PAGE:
Manga For Girls Is Beautifully Illustrated, Reviewed

Shojo Manga, House of Illustration ★★★★☆

Tabish Khan
By Tabish Khan Last edited 93 months ago
Manga For Girls Is Beautifully Illustrated, Reviewed Shojo Manga, House of Illustration 4
Two very feminine works by Keiko Takemiya. Copyright the artist.

Manga is extremely popular in Japan — in fact over a quarter of all printed material in Japan is Manga comics.

But there are lots of different genres and until we saw this exhibition we weren't familiar with Shojo Manga. It translates as girls' comics and these comics are, given the name, unsurprisingly aimed at teenage girls.

Within this one room display are the works of three notable artists who helped propel this genre forward from the 1970s onwards.

Angular features are commonplace in the work of Akiko Hatsu. Copyright the artist.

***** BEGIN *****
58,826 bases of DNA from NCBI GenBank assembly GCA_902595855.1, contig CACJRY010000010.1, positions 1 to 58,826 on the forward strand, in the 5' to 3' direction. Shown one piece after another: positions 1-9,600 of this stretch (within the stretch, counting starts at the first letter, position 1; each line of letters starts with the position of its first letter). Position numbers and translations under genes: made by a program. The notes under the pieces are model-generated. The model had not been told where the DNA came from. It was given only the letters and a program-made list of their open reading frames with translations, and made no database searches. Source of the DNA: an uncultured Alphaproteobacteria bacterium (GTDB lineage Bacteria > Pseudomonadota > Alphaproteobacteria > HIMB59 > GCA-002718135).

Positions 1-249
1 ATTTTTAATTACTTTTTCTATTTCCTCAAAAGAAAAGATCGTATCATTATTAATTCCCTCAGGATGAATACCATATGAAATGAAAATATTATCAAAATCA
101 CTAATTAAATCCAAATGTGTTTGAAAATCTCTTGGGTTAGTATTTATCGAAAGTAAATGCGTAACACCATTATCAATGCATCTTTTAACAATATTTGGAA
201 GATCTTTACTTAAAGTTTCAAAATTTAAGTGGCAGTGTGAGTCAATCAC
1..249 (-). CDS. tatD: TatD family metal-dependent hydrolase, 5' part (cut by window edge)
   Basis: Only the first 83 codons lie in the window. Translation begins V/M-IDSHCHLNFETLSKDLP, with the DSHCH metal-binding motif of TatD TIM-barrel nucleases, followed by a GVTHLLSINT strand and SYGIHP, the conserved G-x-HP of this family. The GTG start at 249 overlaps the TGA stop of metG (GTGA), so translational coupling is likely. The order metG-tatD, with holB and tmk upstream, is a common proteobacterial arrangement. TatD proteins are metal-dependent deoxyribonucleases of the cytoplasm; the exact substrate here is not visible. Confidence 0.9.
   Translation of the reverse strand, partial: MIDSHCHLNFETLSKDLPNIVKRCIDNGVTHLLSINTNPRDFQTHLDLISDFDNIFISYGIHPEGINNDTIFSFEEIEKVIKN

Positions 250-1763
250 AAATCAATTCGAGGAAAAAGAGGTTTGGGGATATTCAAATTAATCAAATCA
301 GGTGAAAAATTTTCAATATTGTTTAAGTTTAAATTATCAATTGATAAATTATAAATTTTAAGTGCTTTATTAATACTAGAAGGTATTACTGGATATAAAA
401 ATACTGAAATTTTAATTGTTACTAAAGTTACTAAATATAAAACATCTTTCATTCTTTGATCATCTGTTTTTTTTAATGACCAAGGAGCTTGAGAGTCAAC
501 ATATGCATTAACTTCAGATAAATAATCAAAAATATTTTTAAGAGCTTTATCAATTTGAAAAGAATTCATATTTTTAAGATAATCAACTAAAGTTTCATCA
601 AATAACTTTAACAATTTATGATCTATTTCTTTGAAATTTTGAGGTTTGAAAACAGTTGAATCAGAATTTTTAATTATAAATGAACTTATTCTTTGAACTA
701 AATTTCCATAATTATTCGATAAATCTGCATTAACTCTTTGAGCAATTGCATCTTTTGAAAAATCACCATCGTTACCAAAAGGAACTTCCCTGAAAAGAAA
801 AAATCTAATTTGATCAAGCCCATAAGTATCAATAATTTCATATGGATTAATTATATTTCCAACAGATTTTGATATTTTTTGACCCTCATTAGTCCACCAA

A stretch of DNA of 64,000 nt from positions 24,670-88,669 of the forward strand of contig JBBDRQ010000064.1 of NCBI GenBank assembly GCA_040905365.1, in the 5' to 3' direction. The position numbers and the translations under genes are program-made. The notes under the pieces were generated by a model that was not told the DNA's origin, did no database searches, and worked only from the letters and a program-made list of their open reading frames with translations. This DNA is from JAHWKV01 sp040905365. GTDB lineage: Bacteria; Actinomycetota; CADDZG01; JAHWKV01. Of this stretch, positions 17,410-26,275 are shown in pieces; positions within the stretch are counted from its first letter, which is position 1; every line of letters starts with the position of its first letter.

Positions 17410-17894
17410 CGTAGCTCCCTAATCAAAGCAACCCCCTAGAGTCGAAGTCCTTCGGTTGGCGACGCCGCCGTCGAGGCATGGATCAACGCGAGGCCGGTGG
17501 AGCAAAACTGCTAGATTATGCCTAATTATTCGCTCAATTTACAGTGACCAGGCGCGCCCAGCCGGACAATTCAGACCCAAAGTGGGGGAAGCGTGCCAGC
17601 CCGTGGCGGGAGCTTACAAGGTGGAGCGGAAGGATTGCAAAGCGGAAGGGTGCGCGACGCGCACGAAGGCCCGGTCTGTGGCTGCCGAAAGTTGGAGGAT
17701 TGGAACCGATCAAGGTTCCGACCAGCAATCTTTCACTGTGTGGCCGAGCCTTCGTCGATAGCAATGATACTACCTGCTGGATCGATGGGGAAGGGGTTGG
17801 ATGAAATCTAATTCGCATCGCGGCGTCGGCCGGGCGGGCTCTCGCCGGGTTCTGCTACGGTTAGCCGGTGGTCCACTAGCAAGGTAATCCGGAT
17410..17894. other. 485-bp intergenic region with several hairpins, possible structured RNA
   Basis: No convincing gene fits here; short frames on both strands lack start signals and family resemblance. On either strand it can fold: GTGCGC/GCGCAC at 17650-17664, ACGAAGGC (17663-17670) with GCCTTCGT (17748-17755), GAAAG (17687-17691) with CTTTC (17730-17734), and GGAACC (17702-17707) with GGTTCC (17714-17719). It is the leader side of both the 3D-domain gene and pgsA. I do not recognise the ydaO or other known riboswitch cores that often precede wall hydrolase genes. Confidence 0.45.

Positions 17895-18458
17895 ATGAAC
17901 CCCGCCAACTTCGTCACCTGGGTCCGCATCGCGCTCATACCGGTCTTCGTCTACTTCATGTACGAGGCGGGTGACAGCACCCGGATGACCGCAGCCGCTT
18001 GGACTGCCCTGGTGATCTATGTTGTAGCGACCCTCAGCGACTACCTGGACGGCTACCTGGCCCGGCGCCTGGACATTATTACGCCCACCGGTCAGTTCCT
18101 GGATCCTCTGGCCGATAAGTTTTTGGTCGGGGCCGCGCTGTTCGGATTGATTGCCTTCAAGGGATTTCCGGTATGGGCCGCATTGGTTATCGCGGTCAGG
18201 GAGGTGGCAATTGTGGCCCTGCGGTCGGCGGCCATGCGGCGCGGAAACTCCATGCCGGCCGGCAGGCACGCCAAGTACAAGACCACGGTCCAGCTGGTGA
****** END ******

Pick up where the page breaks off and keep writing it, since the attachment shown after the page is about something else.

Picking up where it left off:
The angular features of the characters are beautifully drawn by Akiko Hatsu, while her sister Yukiko Kai adopted a more surreal and busier approach to her brilliantly illustrated imagery.

Keiko Takemiya rounds out the trio. Her works challenged the status quo and some of her Manga explored homosexuality, for both male and female characters.

The works aren't originals but high quality reproductions, which have been scanned at such high resolution it's almost impossible to tell that the originals are still in Kyoto.

This may be only a small display but it contains some beautiful artwork and is a perfect companion to the larger Comix Creatrix exhibition next door.

Another Keiko Takemiya (left) accompanied by the more surreal stylings of Yukiko Kai (right). Copyright both artists.

Shojo Manga: The World of Japanese Girls' Comics is on at House of Illustration. 2 Granary Square N1C 4BH, until 12 June. Tickets are £7 for adults and also grant access to the Comix Creatrix exhibition.

Last Updated 27 March 2016